Gathering for Good
Lauren Greenberg is JFCS East Bay’s Development Assistant. She shares some reflections on a recent orientation for people interested in volunteering with the agency.
no one leaves home unless
home is the mouth of a shark . . .
you only leave home
when home won’t let you stay.
no one leaves home unless home chases you
fire under feet
hot blood in your belly
—from “Home” by Warsan Shire
This holiday season has been punctuated by escalating tumult in the Middle East, engaging the United States in an impassioned national debate that’s shaping our response to the global refugee crisis. Unnervingly bleak and misleading headlines dominate the media. People everywhere are struggling to make heads or tails of our world, yet on a recent Wednesday evening in Walnut Creek, nine Bay Area residents gathered to learn what they could do to help.
“I came from Redwood City,” offered Victor apologetically, referring to his minor lateness. “But I’m here,” driven by his own experience as “a new immigrant negotiating life in a foreign country.” He works as a physician.
Victor was responding to a prompt from Kathryn Winogura who has been the Volunteer Coordinator for JFCS East Bay for almost twenty years. Her question to the group was: “What makes you care about refugees?”
“I have a four-year-old daughter,” said Courtney, an Iowa transplant living in Contra Costa County. “When I saw that picture of the little boy facedown on the beach, the one with the UN worker? Well, my husband is from Bangladesh, and so my daughter . . .” she paused, swallowing brimming tears, “looked like that little boy.”
For Jackie, a newly retired special education teacher, it’s “very personal.” She is Jewish and had family who “were refugees trying to escape Europe in the Second World War.”
What became clear from hearing these stories around the table was that each participant had a personal connection that compelled them to act on behalf of refugees; they sought out JFCS East Bay as a local organization already doing the work.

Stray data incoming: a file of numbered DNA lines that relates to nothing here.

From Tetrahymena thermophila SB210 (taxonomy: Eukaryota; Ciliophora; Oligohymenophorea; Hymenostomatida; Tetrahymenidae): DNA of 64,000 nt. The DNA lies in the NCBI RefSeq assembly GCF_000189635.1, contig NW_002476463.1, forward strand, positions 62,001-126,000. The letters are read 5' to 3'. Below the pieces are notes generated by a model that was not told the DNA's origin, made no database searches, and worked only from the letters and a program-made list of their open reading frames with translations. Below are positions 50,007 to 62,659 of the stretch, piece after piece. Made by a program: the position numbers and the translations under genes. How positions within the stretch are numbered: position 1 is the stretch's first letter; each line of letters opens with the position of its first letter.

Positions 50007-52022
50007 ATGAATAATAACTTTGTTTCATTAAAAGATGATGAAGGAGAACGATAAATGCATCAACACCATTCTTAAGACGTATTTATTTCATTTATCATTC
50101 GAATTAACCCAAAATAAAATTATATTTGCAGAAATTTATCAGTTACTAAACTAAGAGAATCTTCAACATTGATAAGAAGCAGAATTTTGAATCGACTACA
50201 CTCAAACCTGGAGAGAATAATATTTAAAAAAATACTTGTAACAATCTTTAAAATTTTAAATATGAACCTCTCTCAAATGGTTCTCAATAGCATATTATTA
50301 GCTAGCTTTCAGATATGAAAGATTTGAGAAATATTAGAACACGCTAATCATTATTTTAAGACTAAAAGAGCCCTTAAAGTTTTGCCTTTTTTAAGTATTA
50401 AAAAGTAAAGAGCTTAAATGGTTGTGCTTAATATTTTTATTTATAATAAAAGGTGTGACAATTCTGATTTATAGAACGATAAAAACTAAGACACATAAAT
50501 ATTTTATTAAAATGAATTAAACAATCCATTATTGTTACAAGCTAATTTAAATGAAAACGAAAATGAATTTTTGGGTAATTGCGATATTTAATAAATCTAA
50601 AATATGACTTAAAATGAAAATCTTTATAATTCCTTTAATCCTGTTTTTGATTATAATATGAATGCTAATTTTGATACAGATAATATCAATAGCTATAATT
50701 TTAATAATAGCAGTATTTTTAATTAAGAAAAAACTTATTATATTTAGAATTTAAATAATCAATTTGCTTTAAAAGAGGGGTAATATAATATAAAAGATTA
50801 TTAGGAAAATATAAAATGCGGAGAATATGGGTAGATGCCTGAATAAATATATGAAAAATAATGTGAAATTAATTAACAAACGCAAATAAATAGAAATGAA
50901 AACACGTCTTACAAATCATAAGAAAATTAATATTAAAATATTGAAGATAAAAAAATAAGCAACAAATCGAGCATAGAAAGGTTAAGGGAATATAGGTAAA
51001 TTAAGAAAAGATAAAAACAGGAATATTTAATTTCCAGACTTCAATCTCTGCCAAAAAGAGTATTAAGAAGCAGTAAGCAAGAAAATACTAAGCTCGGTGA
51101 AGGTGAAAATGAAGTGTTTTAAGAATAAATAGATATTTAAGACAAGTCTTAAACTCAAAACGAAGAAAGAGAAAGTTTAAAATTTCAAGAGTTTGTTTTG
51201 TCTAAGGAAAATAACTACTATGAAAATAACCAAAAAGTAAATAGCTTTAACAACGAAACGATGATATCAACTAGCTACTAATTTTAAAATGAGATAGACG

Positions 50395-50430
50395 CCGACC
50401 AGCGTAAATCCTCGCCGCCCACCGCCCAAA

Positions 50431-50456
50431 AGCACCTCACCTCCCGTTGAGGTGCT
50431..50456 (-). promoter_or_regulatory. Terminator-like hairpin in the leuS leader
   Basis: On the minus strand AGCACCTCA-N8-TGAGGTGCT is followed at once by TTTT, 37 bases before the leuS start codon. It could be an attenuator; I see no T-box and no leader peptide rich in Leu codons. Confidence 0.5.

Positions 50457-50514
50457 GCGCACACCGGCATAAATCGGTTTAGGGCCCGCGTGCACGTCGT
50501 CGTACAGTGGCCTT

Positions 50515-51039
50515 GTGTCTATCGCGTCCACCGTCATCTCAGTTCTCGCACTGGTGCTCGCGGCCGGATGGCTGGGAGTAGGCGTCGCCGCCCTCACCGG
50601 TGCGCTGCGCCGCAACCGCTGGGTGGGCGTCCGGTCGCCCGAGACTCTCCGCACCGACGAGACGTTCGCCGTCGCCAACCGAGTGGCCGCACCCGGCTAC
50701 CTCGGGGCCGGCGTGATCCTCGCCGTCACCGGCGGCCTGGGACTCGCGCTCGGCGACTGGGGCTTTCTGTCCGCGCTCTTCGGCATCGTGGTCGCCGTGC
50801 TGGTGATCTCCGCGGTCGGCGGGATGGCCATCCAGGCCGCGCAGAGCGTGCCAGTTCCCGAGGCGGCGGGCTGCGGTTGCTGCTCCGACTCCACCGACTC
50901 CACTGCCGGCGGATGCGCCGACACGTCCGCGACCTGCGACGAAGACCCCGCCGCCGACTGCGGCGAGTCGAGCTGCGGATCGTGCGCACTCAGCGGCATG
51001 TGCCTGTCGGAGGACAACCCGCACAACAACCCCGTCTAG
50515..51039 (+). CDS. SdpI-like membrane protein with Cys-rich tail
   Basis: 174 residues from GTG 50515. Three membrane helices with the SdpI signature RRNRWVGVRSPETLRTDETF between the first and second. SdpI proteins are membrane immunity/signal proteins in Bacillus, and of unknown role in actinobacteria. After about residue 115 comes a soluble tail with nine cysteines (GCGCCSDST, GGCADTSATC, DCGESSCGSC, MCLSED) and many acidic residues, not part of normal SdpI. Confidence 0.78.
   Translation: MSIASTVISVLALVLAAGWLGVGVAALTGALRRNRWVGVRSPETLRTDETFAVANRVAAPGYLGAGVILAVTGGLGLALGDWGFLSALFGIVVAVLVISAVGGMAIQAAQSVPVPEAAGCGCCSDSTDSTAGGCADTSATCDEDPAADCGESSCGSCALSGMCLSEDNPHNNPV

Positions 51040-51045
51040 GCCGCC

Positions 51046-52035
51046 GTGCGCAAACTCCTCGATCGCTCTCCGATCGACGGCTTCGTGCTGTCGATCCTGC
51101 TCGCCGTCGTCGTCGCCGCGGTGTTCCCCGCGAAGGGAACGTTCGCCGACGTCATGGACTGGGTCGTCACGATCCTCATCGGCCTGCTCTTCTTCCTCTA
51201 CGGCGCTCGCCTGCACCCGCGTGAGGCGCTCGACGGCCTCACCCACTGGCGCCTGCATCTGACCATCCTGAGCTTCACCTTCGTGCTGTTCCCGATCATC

“Who are the people we’ll be potentially volunteering with?” asked Kate, who had come with her husband from Alameda. “Are there whole families that move, or is it mostly individuals?”
“Most of the people we are helping to resettle lately come from Afghanistan,” Kathryn explained, “and those are often families with many young children.”
Currently, JFCS East Bay is extremely involved in resettling Afghan refugees who served as translators for the U.S. military in Afghanistan. These brave young men are able to obtain Special Immigrant Visas (SIVs) in order to bring themselves and their families to safety. Two such families are scheduled to arrive for resettlement in January.
“There is no doubt that financial support is crucial to these people’s success,” continued Kathryn. “We all know that the Bay Area is an incredibly expensive place to live, and housing is in short supply, but there is so much that our volunteers can do to make new refugees feel welcome.” For example, helping new arrivals learn the transportation system, showing them the community, helping them learn how to shop, and being supportive friends are some of the activities trained volunteers can provide.
Donations of furniture, basic appliances, children’s bicycles, beds, and cribs for families are also needed. “But even collecting toiletries like lotion, shaving supplies, and facial tissue are wonderful,” Kathryn added, “because then when a new family comes, we can hand them the package of goodies and say ‘Welcome Home.’”
Dan, who was a JFCS East Bay board member decades ago, asked “What about children’s books, both for small kids and for the parents to learn English? I am on a library board and we have a collection coming up.” Kathryn smiled and nodded, making a note to connect with Dan after the meeting. It went on like that for the remainder of our time together: people buzzing with ways they could help, involve their networks, and confront a seemingly insurmountable issue right in their own communities.
The volunteers eventually dispersed after exchanging contact information, and Kathryn and I straightened up. “Isn’t it great what I get to do?” she asked, beaming. “No matter what’s happening in the world, I get all the helpers.”
It was great, and it was honestly a relief to be reminded that wherever there is chaos, good, compassionate people will emerge to help. As I drove back to Oakland, I thought about a passage in the Talmud I often hearken back to when I feel overwhelmed: “Do not be daunted by the enormity of the world’s grief. Do justly, now. Love mercy, now. Walk humbly, now. You are not obligated to complete the work, but neither are you free to abandon it.”